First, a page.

Date published: November 19, 2010
Adult Vaccination Coverage Estimates Online
New adult vaccination coverage estimates from the 2009 National Health Interview Survey (NHIS) are now available online at http://www.cdc.gov/vaccines/ stats-surv/nhis/2009-nhis.htm. Estimates of vaccination coverage for hepatitis A, hepatitis B, herpes zoster (shingles), human papillomavirus, influenza (2008-09 season), pneumococcal disease, and tetanus with and without pertussis are presented overall and by selected characteristics (i.e., age, vaccination target group status, and race/ethnicity).
These estimates update the 2008 estimates published in July 2009 (1). NHIS is a national household survey of the civilian, noninstitutionalized population in the United States.
1. CDC. Vaccination coverage estimates from the National Health Interview Survey: United States, 2008. Adanta, GA: US Department of Health and Human Services, CDC; 2009. Available at http://www.cdc.gov/nchs/data/hestat/vaccine_ coverage/vaccine_coverage.htm. Accessed November 5, 2010.
World Day of Remembrance for Road Traffic Victims - November 21, 2010
Approximately 1.3 million persons die and 20-50 million are injured in road traffic crashes each year worldwide (1). World Day of Remembrance for Road Traffic Victims, November 2 1 , 20 1 0, is a day to remember those who died or were injured as a result of road traffic crashes and to show support to the disabled victims and their families who suffer because of road traffic injuries. Remembrance activities include memorial services and flower-laying ceremonies.
Road crashes are the leading cause of death among persons aged 5-34 years in the United States, the leading cause of death globally for persons aged 10-24 years, and the third leading cause of death globally among persons aged 30-44 years. The economic impact of road crashes also is substantial. In low- and middle-income countries, as classified by the World Bank, the annual cost of road traffic injuries is estimated at $100 billion dollars. Road traffic injuries cost countries an estimated l%-2% of their gross national product (2).
Most road traffic injuries are preventable by increasing helmet, seat belt, and child restraint use; reducing drunk-driving and speeding; and developing appropriate infrastructure, such as improved road layout and design. In designating every third Sunday of November as World Day of Remembrance for Road Traffic Victims, the United Nations also invited member states to implement the recommendations of the World Report on Road Traffic Injury Prevention (2), and to establish national lead agencies on road safety, along with plans to reduce road traffic deaths and injuries. In addition, the United Nations has designated 2011-2020 as the Global Decade of Action for Road Safety to address road traffic injury prevention and victim services.
Additional information on the day of remembrance is available at (http://www.worlddayofremembrance.org. Additional information on road safety is available from the United Nations Road Safety Collaboration (http://www.who.int/roadsafety/en/index.html), the Association for Safe International Road Travel (http://www.asirt.org), Make Roads Safe http://www.makeroadssafe.org), and CDC (http://www.cdc.gov/motorvehiclesafety/index.html).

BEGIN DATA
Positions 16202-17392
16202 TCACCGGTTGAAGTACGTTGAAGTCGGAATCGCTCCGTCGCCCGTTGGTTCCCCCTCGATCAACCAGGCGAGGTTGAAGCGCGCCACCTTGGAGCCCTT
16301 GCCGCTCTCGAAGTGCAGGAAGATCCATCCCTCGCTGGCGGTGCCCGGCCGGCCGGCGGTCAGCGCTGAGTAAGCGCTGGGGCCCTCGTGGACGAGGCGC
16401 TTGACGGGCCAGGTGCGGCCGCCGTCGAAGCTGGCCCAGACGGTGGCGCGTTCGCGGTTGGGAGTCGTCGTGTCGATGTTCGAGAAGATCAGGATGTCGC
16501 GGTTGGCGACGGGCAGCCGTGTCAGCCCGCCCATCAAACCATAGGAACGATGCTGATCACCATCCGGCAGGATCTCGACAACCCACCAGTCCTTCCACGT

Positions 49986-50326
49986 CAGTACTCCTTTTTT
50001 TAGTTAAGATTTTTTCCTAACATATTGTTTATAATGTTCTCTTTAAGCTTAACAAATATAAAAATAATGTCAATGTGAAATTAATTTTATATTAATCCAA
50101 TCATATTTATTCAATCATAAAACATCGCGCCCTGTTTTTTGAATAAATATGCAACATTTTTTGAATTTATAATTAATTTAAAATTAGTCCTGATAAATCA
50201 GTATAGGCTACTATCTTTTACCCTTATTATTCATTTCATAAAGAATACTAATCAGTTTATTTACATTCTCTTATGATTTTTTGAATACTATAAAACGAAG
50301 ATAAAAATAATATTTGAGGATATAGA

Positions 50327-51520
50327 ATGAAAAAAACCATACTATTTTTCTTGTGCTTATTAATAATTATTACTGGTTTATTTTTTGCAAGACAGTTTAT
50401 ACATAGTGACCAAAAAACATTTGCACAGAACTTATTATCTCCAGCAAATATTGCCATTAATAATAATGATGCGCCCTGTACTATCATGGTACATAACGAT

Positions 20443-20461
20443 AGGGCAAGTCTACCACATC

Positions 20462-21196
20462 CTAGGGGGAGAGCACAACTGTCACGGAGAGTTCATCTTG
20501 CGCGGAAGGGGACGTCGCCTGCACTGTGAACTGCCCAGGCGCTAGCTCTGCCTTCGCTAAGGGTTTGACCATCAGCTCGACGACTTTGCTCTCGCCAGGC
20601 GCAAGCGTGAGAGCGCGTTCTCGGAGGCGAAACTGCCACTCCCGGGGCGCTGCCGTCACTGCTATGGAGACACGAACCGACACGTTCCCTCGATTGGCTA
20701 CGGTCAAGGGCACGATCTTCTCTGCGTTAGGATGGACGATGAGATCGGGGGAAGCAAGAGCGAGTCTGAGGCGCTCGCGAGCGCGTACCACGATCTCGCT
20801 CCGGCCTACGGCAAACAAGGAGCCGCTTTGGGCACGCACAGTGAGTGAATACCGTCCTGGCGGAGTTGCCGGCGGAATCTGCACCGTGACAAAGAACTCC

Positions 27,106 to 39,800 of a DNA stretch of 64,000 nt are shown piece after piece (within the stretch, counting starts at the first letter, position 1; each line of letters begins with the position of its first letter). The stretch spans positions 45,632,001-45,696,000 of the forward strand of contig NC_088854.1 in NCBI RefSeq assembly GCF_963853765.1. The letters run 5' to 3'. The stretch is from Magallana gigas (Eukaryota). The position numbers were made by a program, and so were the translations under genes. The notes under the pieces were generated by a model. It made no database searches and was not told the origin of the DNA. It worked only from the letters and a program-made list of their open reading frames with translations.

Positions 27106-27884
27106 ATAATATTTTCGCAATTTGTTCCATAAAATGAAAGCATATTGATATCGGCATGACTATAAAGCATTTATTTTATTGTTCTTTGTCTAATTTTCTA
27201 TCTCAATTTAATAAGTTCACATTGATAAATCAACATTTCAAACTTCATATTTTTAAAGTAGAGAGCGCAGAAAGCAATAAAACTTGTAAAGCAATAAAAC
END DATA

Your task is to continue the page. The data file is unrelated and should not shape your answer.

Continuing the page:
1. World Health Organization. Global status report on road safety: time for action. Geneva, Switzerland: World Health Organization; 2009.
2. Peden M, Scurfield R, Sleet D, et al., eds. World Health Organization. World report on road traffic injury prevention. Geneva, Switzerland: World Health Organization; 2004..
National Amyotrophic Lateral Sclerosis (ALS) Registry Available Online
On October 19, 2010, the Agency for Toxic Substance and Disease Registry (ATSDR) launched the National Amyotrophic Lateral Sclerosis (ALS) Registry web portal. ALS, commonly known as Lou Gehrig's disease, is a fatal neurodegenerative disease. The registry provides a means of structured data collection that will help address uncertainty about the incidence and prevalence of ALS in the United States. The registry gathers patient information from existing electronic records (i.e., records from the Centers for Medicare & Medicaid Services and the U.S. Department ofVeterans Affairs) as well as from patients who enter information directly into the web portal. The data also might provide insight into the role of the environment in the etiology of ALS. The purpose of the ALS Registry is to 1) better describe the incidence and prevalence of ALS in the United States; 2) examine factors, such as environmental and occupational exposures, that might be associated with the disease; 3) better outline key demographic factors (e.g., age, race/ ethnicity, sex, and family history) associated with the disease; and 4) facilitate examination of the connection between ALS and other motor neuron disorders that can be confused with ALS, misdiagnosed as ALS, and in some cases, progress to ALS.
The National ALS Registry web portal allows ALS patients to register and take online surveys about potential risk factors. ATSDR is encouraging all patients living with ALS to join the registry to help scientists learn more about the disease. In addition, clinicians can create an account to access continuing education modules. The National ALS Registry web portal is available at http://www.cdc.gov/als.